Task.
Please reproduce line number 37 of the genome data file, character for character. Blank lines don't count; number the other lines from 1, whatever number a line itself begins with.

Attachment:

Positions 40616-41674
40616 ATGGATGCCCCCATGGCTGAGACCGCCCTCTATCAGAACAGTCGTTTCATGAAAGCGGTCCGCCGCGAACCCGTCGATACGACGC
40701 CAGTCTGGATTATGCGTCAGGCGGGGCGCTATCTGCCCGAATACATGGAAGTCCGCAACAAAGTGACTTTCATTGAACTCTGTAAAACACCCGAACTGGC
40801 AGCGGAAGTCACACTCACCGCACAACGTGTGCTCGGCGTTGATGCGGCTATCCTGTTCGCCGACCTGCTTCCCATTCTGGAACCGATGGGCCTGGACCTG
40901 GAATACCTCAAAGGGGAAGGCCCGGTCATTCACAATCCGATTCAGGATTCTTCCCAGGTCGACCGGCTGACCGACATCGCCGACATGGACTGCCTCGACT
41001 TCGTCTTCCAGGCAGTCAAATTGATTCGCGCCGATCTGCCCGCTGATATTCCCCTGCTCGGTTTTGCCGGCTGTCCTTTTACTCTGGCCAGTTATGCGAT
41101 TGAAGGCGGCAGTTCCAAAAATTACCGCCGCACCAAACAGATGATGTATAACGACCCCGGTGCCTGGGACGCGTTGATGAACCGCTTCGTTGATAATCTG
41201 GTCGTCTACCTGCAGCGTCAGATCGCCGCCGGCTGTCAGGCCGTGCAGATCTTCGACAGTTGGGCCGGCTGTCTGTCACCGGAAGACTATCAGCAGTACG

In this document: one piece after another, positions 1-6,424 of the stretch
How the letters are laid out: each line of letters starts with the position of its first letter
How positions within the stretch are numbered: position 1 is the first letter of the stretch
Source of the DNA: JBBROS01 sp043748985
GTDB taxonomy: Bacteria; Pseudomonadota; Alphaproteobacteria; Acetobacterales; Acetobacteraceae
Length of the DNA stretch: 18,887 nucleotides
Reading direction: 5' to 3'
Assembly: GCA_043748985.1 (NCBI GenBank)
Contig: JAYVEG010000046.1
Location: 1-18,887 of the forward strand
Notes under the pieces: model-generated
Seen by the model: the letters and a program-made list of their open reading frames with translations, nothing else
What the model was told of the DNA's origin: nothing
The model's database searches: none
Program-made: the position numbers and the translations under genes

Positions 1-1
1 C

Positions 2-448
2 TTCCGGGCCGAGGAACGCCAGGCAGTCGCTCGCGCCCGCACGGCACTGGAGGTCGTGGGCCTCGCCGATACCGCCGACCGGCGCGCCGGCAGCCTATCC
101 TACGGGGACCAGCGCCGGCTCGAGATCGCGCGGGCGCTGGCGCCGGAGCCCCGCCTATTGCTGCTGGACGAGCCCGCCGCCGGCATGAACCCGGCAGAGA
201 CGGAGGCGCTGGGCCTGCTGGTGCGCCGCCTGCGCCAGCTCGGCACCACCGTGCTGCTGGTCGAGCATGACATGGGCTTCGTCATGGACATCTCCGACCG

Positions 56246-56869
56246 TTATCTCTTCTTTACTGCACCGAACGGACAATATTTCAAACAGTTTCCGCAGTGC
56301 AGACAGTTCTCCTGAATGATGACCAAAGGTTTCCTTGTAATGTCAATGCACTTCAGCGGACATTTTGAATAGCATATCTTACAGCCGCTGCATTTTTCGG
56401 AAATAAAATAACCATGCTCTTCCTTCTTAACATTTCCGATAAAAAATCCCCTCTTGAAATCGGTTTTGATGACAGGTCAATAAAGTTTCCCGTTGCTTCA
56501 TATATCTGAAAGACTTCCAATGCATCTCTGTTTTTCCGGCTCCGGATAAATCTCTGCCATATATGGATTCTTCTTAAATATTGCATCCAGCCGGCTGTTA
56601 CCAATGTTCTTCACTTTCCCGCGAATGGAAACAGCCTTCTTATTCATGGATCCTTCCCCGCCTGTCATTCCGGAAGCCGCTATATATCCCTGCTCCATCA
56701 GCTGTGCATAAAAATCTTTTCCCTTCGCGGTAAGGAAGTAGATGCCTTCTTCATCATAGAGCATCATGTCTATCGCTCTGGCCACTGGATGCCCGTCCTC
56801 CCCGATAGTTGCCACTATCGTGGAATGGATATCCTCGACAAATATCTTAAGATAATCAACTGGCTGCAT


56801 CCCGATAGTTGCCACTATCGTGGAATGGATATCCTCGACAAATATCTTAAGATAATCAACTGGCTGCAT